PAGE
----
Espinoza: Sanction, not promotion

IT'S about time that President Rodrigo Duterte stops the practice or the system in government service wherein those who commit fraud or breach ethical conduct are either promoted or transferred to another assignment.

Take the case of the ex-warden of the Cebu City Jail, Supt. Johnson Calub of the Bureau of Jail Management and Penology (BJMP). Instead of being investigated for his apparent lapses in managing the city jail, Calub was promoted assistant regional director of BJMP. Not funny, right?

Saturday dawn, a joint team of the police and the Philippine Drug Enforcement Agency (PDEA), in surprise raid on the city jail, uncovered 106.4 grams of shabu and P4.6 million cash. The cash was found in one of the cells.

Sometime last month, police officers in Region 7 were transferred to other regions allegedly because they have done nothing in their areas of responsibility to stop or mitigate the proliferation of the illegal drugs, that is, shabu.

While BJMP 7 Director Allan Iral ordered the relief of 28 senior jail officers, Calub was named assistant regional in place of Supt. Jessie Calumpang. Calumpang was named the city jail warden replacing Calub.

Does Calub deserve the promotion while the rest of the jail officers were relieved? Calub is as liable as the other jail officers for the fiasco. Calub was a big failure. He should be investigated and not promoted.

During his watch, Calub allowed the setting up of “private rooms” inside the jail, gave special treatment to some (prominent?) inmates, failed to limit the number of visitors and did not conduct surprise inspections. With these facts, isn’t Calub a “collaborator”?

Whatever measures Calumpang will implement when he assumes as the new city jail warden, it will only be a continuation of the standard operating procedures in all the jails that Calub should have imposed as the city jail warden.

Perhaps, as a new policy or however it’s called, those in the government or civil service who may have violated standard ethical rules or for any violation shall face investigations and sanctions instead of getting a promotion.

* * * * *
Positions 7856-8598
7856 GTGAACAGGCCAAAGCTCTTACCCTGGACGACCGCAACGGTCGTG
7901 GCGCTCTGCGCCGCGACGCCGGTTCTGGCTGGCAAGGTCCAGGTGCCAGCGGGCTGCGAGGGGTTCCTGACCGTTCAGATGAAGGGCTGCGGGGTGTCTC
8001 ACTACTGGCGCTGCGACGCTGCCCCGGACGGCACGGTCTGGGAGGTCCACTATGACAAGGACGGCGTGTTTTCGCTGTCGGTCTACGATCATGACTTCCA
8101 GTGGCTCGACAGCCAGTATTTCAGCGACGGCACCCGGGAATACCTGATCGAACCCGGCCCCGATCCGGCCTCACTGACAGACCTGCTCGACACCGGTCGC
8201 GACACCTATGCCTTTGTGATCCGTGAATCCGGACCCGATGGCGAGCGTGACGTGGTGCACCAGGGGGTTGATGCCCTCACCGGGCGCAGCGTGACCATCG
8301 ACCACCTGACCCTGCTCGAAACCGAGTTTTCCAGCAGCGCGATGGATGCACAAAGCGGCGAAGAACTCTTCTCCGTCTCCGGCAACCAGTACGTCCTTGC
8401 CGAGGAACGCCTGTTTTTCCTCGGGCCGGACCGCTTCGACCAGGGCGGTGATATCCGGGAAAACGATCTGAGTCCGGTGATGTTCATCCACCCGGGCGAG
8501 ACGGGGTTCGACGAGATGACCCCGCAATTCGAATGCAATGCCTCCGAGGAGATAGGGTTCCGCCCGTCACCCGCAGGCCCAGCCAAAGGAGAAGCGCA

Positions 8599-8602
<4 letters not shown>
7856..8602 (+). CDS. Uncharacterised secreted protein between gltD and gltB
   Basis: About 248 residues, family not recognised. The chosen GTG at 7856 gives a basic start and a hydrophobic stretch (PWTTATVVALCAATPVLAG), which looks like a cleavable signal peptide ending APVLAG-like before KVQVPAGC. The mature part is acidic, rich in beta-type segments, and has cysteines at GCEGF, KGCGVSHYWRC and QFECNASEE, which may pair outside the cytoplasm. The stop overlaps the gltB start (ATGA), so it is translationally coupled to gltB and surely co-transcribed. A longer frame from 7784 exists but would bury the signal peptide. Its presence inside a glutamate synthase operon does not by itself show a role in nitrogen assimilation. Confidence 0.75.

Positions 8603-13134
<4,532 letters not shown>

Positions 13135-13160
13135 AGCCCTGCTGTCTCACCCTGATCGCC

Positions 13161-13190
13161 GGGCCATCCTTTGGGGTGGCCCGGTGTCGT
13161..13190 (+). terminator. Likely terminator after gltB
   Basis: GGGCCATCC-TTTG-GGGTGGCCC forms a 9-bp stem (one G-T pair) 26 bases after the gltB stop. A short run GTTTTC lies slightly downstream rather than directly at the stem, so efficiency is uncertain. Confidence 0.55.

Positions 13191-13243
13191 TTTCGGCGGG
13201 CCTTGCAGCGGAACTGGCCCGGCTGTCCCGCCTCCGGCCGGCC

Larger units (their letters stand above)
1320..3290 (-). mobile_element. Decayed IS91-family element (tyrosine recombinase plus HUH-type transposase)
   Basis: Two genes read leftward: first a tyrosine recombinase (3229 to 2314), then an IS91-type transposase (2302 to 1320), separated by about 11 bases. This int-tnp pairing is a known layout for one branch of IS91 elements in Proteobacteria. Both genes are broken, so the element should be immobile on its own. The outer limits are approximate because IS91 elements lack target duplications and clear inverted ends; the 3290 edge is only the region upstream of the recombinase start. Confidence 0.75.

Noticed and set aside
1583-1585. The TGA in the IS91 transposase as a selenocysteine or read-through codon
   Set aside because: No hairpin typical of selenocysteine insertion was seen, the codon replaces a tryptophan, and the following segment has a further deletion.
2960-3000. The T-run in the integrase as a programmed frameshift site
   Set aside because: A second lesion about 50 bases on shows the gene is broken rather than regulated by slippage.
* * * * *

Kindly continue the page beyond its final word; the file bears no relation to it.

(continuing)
The promotion or transfer of appointed public servants following their blunders is like rewarding them for their mismanagement or misjudgment or for, in other words, having been “palpak.”


Perhaps this is a first in Cebu and probably in the entire nation wherein the governor is also the provincial jail warden. But, of course, a governor oversees everything that is Capitol’s.

Gov. Junjun Davide will assume the responsibility of a provincial jail warden after the acting warden of the Cebu Provincial Detention and Rehabilitation Center (CPDRC), Romeo Manansala, handed in his resignation that will take effect tomorrow.

Earlier, Marco Toral resigned as the governor’s consultant for CPDRC after a detention prisoner escaped. There were other issues though (that I cannot state here) against Toral that somehow forced him to resign.

I don’t think letting the BJMP manage the CPDRC would make any difference. The city jail example is something that Governor Davide should be wary of. It’s putting the right people to manage CPDRC that could make the difference.

So, how do we address Governor Davide? Mr. Warden when he is at the CPDRC and Mr. Governor all the time wherever he is. Good luck Mr. Warden Governor!


The Cebu News Workers Cooperative, the only media cooperative in the country, will join forces with the Cebu CFI Community Cooperative in filing a petition in court for a declaratory relief if the Credit Information System Act (CISA) will be implemented.

The CFI Cooperative had taken the led through its Chairman Pabling Garcia, a former Cebu governor and congressman, to question CISA. This law will seek, collect and process information of borrowers from banks, quasi-banks, credit card companies and cooperatives.

This law is unconstitutional because it violates the Bill of Rights and the later law on Data Privacy Act of 2012. Worse, CIS Act can impose a fine of P30,000 to any entity that fails to submit the information they require.

This CISA, enacted on Oct. 31, 2008, can not apply to cooperatives because the Philippine Cooperative Code (RA 9520) was passed and approved on Feb. 17, 2009, hence, a later law. Under RA 9520, a cooperative is autonomous.


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